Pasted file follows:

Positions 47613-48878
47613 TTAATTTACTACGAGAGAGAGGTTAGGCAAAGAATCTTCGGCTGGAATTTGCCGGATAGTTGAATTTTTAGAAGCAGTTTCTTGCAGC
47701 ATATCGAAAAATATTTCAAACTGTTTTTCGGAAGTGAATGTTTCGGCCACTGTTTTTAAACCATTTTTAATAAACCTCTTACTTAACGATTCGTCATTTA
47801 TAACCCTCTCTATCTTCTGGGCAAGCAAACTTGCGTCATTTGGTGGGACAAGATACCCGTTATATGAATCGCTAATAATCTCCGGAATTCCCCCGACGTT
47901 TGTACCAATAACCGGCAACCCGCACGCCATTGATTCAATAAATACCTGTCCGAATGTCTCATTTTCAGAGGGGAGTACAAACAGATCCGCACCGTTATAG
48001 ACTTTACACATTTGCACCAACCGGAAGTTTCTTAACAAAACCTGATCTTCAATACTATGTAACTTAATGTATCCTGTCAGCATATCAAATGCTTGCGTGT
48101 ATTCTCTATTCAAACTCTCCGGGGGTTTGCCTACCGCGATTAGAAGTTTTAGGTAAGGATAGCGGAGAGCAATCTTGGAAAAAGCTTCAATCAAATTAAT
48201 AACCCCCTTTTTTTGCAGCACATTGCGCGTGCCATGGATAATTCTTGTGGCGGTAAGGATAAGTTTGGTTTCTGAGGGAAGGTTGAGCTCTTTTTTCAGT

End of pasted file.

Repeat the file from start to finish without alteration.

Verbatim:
Positions 47613-48878
47613 TTAATTTACTACGAGAGAGAGGTTAGGCAAAGAATCTTCGGCTGGAATTTGCCGGATAGTTGAATTTTTAGAAGCAGTTTCTTGCAGC
47701 ATATCGAAAAATATTTCAAACTGTTTTTCGGAAGTGAATGTTTCGGCCACTGTTTTTAAACCATTTTTAATAAACCTCTTACTTAACGATTCGTCATTTA
47801 TAACCCTCTCTATCTTCTGGGCAAGCAAACTTGCGTCATTTGGTGGGACAAGATACCCGTTATATGAATCGCTAATAATCTCCGGAATTCCCCCGACGTT
47901 TGTACCAATAACCGGCAACCCGCACGCCATTGATTCAATAAATACCTGTCCGAATGTCTCATTTTCAGAGGGGAGTACAAACAGATCCGCACCGTTATAG
48001 ACTTTACACATTTGCACCAACCGGAAGTTTCTTAACAAAACCTGATCTTCAATACTATGTAACTTAATGTATCCTGTCAGCATATCAAATGCTTGCGTGT
48101 ATTCTCTATTCAAACTCTCCGGGGGTTTGCCTACCGCGATTAGAAGTTTTAGGTAAGGATAGCGGAGAGCAATCTTGGAAAAAGCTTCAATCAAATTAAT
48201 AACCCCCTTTTTTTGCAGCACATTGCGCGTGCCATGGATAATTCTTGTGGCGGTAAGGATAAGTTTGGTTTCTGAGGGAAGGTTGAGCTCTTTTTTCAGT